How do you travel? When in the week do you go, what time of day? How long does it take, and what’s the usual cost?

Latterly I have been so fortunate in that I am able to spend time in Lakeland during off peak times like my trip before Christmas. As a result of this I was able to stay in hotel accommodation at a lower rate which was rather a treat. For all those years as a teacher a mad weekend dash up the M1 and M6 might entail putting up a tent in the pitch black if I stayed in Eskdale, say. I used to frighten the life out of my friend if we had to drive over Hardknott Pass in the dark!

Going on regular hiking trips can be expensive (particularly travelling costs and accommodation). How do you manage this? How do you justify the expense to yourself?

I justify the costs by the fact that I don’t really squander money on anything else. I live quite modestly and don’t squander money on lots of consumables so I convince myself that way. I also try very hard to support the local economy when I’m in Lakeland, so in a counter intuitive kind of way, instead of trying to scrimp and save, I do show my support of local services and facilities. People think car parking charges are rather high and in some cases it can be quite costly, but the monies especially on National Trust areas for sure, are pumped back into the local environmental projects which of course includes the salaries of rangers, bridge repair, vegetation management and even the maintenance of local facilities. I suppose I could travel a lot cheaper from London Euston to Burneside by train, where I could walk to my mother’s, but the car does give me the option to take all my kit, which more recently includes an inflatable canoe (I’ve now had some great ascents which have happened after a paddle across a lake to get there!)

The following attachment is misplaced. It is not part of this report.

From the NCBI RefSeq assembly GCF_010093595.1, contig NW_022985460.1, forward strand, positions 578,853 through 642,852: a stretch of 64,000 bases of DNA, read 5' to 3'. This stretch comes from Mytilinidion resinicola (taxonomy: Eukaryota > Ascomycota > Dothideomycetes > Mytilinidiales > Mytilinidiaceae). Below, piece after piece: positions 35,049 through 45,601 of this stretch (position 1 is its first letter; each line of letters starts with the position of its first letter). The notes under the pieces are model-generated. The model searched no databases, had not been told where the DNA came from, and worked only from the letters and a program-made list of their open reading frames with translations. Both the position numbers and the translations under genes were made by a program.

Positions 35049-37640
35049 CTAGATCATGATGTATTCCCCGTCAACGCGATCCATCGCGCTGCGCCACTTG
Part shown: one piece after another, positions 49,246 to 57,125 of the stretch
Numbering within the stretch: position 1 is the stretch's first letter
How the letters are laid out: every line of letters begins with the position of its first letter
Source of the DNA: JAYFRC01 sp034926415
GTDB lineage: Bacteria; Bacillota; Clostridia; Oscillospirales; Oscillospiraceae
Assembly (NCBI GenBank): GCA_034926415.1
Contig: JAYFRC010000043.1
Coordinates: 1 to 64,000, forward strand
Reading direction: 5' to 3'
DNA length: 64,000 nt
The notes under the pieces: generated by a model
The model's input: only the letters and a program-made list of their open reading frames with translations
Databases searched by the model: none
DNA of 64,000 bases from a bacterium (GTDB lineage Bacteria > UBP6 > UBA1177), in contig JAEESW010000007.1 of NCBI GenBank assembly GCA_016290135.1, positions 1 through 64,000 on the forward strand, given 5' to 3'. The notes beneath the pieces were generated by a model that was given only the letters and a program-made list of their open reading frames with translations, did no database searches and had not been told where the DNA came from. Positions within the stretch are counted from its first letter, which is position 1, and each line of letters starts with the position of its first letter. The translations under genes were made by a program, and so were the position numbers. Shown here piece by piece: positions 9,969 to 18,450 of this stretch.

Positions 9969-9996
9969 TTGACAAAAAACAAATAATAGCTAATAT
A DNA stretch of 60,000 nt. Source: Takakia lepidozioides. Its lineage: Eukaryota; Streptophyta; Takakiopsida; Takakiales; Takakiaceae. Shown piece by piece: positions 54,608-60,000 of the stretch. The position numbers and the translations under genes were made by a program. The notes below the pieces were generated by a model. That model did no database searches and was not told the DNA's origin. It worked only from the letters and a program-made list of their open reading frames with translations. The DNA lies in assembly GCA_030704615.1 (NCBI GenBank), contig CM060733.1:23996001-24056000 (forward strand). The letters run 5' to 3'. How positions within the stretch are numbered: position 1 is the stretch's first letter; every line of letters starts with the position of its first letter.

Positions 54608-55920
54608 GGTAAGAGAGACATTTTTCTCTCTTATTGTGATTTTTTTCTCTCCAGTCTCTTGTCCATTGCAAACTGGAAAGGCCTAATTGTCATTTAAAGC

Let’s talk about Tubular Fells which is the perfect mixture of London and the Lake District (and a brilliant name by the way)! It seems to have been really successful as I keep seeing it everywhere. How did you come up with the idea and how long did it take to complete?